"Cheryl, look: in God's eyes we're not two individuals, okay? We're one unit now. So if you dick around with me, then you're only dicking around with yourself."

And Jason was right. We were married -- had been for about six weeks at that point -- but we were the only ones who knew it.

* * *

I was late for school because I'd wanted everyone out of the house before I used a home pregnancy test. I was quite calm about it -- I was a married woman, and shame wasn't a factor. My period was three weeks late, and facts were facts.

Instead of the downstairs bathroom I shared with my brother, I used the guest bathroom upstairs. The guest bathroom felt one notch more medical, one notch less tinged by personal history -- less accusatory, to be honest. And the olive fixtures and foil wallpaper patterned with brown bamboo looked swampy and dank when compared to the test's scientific white-and-blue box. And there's not much more to say, except that fifteen minutes later I was officially pregnant and I was late for math class.

* * *

"Jesus, Cheryl . . ."

"Jason, don't curse. You can swear, but don't curse."

"Pregnant?"

I was quiet.

"You're sure?"

"I'm late for math class. Aren't you even happy?"

A student walked by, maybe en route to see the principal.

Jason squinted like he had dust in his eyes. "Yeah -- well, of course -- sure I am."

I said, "Let's talk about it at homeroom break."

"I can't. I'm helping Coach do setup for the Junior A team. I promised him ages ago. Lunchtime then. In the cafeteria."

I kissed him on his forehead. It was soft, like antlers I'd once touched on a petting zoo buck. "Okay. I'll see you there."

He kissed me in return and I went to math class.

* * *

I was on the yearbook staff, so I can be precise here. Delbrook Senior Secondary is a school of 1,106 students located about a five-minute walk north of the Trans-Canada Highway, up the algae-green slope of Vancouver's North Shore. It opened in the fall of 1962, and by 1988, my senior year, its graduates numbered about thirty-four thousand. During high school, most of them were nice enough kids who'd mow lawns and baby-sit and get drunk on Friday nights and maybe wreck a car or smash a fist through a basement wall, not even knowing why they'd done it, only that it had to happen. Most of them grew up in rectangular postwar homes that by 1988 were called tear-downs by the local real estate agents. Nice lots. Nice trees and vines. Nice views.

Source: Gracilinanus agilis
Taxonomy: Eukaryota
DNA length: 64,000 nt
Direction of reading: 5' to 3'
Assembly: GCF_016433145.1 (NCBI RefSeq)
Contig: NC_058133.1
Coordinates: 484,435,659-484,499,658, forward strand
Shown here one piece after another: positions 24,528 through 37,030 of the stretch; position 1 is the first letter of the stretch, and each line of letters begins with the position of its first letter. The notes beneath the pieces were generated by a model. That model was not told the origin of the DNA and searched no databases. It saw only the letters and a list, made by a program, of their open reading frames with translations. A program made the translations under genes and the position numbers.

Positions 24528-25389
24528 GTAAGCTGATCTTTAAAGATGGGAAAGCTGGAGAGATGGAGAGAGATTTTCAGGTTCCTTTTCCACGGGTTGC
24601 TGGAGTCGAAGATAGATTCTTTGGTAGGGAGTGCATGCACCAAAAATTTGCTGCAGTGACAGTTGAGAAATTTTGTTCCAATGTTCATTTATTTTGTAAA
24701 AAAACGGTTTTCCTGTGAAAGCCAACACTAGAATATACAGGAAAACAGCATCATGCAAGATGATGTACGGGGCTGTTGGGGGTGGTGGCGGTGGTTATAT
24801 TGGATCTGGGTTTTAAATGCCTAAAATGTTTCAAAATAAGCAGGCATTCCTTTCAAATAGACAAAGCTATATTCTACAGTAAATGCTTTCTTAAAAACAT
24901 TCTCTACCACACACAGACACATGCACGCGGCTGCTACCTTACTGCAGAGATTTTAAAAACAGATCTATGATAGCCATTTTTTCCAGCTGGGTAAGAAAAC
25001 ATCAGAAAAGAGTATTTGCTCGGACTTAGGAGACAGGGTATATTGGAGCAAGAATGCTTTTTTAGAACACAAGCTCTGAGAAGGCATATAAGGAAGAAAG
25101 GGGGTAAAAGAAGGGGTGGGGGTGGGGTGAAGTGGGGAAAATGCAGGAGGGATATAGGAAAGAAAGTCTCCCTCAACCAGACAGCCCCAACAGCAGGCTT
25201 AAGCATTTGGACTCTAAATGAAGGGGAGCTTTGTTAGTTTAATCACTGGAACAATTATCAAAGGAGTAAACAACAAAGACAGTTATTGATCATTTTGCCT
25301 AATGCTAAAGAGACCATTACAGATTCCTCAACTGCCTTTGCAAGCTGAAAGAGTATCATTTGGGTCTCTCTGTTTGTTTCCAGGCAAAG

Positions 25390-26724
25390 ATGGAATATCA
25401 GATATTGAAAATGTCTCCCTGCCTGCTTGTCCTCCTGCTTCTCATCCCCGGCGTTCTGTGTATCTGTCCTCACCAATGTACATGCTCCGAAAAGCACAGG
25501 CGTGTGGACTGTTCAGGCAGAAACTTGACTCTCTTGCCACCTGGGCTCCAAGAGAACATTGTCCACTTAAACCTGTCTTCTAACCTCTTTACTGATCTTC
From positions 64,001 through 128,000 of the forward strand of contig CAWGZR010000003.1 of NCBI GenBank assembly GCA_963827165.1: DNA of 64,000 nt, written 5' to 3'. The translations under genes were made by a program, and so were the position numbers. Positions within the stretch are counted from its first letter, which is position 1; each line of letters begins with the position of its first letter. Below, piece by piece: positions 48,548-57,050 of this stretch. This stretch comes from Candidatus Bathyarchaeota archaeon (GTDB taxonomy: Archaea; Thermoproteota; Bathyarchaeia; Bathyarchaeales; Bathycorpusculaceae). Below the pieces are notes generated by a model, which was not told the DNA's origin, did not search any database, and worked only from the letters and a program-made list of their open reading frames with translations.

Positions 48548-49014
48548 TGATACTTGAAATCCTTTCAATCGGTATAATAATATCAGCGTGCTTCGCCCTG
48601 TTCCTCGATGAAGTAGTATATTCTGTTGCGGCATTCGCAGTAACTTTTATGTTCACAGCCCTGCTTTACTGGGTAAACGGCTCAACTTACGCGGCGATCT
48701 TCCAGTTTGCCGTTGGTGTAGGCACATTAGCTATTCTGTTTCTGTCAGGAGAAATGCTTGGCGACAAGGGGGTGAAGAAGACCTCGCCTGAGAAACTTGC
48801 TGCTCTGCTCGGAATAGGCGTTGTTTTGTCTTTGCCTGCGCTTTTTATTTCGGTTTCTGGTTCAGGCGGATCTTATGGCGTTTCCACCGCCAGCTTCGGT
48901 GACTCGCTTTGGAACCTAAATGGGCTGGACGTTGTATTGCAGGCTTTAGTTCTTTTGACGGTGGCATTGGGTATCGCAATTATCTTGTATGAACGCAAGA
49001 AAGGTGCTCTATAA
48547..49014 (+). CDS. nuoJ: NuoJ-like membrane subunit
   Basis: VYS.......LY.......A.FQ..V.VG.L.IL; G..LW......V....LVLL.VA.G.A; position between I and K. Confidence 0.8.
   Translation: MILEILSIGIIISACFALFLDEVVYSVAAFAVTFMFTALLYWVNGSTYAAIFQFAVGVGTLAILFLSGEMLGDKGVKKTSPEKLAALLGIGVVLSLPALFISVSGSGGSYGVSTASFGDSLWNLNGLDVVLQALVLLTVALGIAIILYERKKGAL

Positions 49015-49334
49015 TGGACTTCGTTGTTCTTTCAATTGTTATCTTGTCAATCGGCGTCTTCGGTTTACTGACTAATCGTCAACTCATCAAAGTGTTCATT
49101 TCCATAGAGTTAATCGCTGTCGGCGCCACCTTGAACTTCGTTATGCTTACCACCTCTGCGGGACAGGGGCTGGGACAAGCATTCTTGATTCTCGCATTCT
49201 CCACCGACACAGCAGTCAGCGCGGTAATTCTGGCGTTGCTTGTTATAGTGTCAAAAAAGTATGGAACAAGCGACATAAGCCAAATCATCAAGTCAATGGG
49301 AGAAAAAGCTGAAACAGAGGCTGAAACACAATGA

As far as I could tell, Jason and I were the only married students ever to have attended Delbrook. It wasn't a neighborhood that married young. It was neither religious nor irreligious, although back in eleventh-grade English class I did a tally of the twenty-six students therein: five abortions, three dope dealers, two total sluts, and one perpetual juvenile delinquent. I think that's what softened me up for conversion: I didn't want to inhabit that kind of moral world. Was I a snob? Was I a hypocrite? And who was I to even judge? Truth be told, I wanted everything those kids had, but I wanted it by playing the game correctly. This meant legally and religiously and -- this is the part that was maybe wrong -- I wanted to outsmart the world. I had, and continue to have, a nagging suspicion that I used the system simply to get what I wanted. Religion included. Does that cancel out whatever goodness I might have inside me?

Jason was right: Miss Priss.

From AudioFile

Some books seem meant to be read aloud. Coupland's is one. HEY NOSTRADAMUS! cycles through four narrations by distinctly different characters. Well acted and well cast, the book journeys through the minds of high school lovers caught in a Columbine-style crossfire and its shattering aftermath: Cheryl, speaking from beyond the grave; Jason, her secret spouse and classmate; Heather, who loves the adult Jason with desperate abandon; and Reg, Jason's fundamentalist and fundamentally mad father. We catapult forward in time and meander through lives and experiences marred by shock, psychic torture, and deception. A tone of religious fervor underlies each character's voice, as the story moves from obsession to apathy to superstition and, ultimately, epiphany. D.J.B. Winner of AudioFile Earphones Award © AudioFile 2003, Portland, Maine-- Copyright © AudioFile, Portland, Maine --This text refers to the Audio CD edition.